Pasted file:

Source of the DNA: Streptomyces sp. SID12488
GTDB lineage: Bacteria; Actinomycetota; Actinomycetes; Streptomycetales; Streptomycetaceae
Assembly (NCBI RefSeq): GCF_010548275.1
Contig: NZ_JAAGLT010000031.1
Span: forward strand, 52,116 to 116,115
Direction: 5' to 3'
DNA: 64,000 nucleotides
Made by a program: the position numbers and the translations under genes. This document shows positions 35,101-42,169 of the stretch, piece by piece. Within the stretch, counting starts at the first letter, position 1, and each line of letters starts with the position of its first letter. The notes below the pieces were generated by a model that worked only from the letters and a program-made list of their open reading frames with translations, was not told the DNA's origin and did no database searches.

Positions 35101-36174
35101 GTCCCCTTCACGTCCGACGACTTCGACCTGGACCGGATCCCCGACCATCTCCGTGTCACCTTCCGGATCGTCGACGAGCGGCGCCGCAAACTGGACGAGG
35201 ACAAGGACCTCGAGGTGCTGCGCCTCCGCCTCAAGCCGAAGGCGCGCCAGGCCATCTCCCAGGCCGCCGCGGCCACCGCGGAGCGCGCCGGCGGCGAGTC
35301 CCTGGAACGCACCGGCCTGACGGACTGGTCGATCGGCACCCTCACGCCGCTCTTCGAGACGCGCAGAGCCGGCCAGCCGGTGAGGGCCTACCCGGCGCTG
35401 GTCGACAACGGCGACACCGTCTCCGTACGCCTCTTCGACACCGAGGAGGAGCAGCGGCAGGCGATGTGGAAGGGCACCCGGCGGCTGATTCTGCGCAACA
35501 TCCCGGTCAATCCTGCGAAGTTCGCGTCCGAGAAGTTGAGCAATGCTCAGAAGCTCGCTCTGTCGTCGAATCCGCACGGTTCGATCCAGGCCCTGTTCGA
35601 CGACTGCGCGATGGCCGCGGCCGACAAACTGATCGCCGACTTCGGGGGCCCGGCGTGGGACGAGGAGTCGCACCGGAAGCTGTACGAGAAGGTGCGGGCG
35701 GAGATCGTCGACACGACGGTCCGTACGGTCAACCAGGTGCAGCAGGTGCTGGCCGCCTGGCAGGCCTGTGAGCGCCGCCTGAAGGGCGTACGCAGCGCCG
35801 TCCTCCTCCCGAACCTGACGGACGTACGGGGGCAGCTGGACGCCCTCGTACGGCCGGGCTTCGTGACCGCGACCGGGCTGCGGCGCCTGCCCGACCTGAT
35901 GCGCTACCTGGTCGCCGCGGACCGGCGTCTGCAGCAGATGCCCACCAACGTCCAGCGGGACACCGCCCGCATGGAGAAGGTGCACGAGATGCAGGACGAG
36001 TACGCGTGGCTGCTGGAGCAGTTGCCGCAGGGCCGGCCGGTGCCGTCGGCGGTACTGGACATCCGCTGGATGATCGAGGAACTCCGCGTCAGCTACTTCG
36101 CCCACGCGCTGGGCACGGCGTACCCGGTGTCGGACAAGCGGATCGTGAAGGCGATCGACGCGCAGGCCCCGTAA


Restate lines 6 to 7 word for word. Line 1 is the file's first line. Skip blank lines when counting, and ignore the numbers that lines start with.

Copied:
Direction: 5' to 3'
DNA: 64,000 nucleotides